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Teachers Can Turn This Thing Around, Y’all

Posted by: Julia Eichelberger | February 9, 2020 | No Comment |

The College of Charleston will be hosting the All Y’all Social Justice Collective July 8-9, 2020. One of the organizers, Adam Jordan, is now in his second year teaching in C of C’s Department of Teacher Education. Adam and his All Y’all colleagues describe the summer event as “a two-day professional learning series that is open to all educators, community members, students, and anyone who wants to improve the schooling experience in the Southeast region of the U. S.” Doesn’t that include all of us who read this blog? I think so. All Y'all Social Justice Collective logo of 3 raised fists

This workshop is free to all–a boon especially to those teachers who receive no funding for professional development they’re required to complete for their licensure. This year’s theme is Addressing Inequities in Southern Public Schooling:  Our Past, Present, and Future. Do you know a teacher or a prospective teacher or concerned member of our community who might be interested in attending? Register here now!  Do you think you’d like to present something at this conference? The call for presentations, due April 5, can be found here. Contact Adam at jordanaw@cofc.edu or find @aj_wade on twitter to learn more.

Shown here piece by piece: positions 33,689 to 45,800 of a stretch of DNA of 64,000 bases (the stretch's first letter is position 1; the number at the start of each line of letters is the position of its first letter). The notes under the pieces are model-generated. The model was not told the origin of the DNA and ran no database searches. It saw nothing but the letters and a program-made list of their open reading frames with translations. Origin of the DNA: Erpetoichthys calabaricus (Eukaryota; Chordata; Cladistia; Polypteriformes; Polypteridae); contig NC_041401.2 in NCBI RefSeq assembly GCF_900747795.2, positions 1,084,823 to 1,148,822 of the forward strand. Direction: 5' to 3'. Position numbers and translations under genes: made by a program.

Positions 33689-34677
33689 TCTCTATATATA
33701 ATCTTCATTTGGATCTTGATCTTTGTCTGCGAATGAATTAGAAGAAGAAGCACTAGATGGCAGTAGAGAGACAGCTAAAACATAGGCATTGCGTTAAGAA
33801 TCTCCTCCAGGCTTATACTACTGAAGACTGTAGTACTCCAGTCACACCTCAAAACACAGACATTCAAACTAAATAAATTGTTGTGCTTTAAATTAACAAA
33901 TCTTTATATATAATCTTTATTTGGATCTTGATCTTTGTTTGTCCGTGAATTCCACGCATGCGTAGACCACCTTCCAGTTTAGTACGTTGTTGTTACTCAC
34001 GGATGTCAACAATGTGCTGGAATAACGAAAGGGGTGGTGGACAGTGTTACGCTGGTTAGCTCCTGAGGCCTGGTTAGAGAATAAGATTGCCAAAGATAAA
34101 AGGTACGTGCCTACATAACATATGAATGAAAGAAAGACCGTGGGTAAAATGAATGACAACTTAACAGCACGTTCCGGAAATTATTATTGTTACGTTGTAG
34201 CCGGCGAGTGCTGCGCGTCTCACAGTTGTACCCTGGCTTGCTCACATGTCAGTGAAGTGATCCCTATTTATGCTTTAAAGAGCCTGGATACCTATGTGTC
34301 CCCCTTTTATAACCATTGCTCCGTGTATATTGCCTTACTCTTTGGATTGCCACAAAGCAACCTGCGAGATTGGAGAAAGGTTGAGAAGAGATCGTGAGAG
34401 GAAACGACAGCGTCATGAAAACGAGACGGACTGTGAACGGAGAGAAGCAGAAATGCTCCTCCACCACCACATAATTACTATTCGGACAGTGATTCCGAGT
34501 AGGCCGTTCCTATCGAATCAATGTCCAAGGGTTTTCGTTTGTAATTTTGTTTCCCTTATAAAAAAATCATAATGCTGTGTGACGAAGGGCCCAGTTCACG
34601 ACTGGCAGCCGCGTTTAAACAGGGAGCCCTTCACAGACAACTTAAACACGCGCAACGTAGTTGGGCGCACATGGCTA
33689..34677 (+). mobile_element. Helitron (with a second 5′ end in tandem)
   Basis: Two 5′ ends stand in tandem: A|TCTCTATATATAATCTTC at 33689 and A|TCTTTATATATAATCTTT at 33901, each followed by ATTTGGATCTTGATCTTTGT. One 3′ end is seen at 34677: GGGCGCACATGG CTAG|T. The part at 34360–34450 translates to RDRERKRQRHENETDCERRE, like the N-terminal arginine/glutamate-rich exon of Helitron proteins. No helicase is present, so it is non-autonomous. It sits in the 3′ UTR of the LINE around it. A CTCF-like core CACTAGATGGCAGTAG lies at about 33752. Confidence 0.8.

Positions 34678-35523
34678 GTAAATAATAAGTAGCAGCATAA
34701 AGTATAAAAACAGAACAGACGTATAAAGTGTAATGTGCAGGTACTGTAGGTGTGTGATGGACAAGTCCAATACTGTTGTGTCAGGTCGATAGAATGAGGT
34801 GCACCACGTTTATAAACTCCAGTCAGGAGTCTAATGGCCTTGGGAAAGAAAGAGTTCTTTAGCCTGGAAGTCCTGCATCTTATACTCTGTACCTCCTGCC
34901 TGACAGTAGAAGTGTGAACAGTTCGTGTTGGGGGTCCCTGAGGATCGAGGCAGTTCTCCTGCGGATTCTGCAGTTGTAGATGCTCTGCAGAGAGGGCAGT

photo of Adam Jordan

Adam Jordan

You may have heard of the All Y’all Social Justice Collective if you read the Bitter Southerner. Adam Jordan and Todd Hawley write for this publication, and the Bitter Southerner is selling red T-shirts (“Teachers can turn this thing around”)  to benefit the Social Justice Collective’s tuition-free program.

Adam told me recently that he’s now launched a blog, Mouth of the South. His first Mouth of the South column discusses his upbringing in rural Georgia, inspired by good teachers–educators in the classroom, but also the bus driver, whose daily goodbyes he recalls fondly. “The last ones off, she’d make sure to remind us to ‘Let the wind-ers up’ in a beautiful accent I now long to hear.”

His most recent column invites readers to share their own experiences in the South, “We need your words,” he tells his readers (that’s us!).

“The South we know is filled with folks that argue over their grits, their gravy, their biscuits, their tofu, and their shakshuka.  It is a place where people wrestle with the legacy of this place, a legacy rooted in pain and oppression, while simultaneously embracing the proud points of our collective heritages.  So too must the stories that show up on these pages.  Please, share your voices.”

Proud to know you, Adam. Keep sharing your voice.



under: Faculty, Racial Disparities, Social Activism in the South

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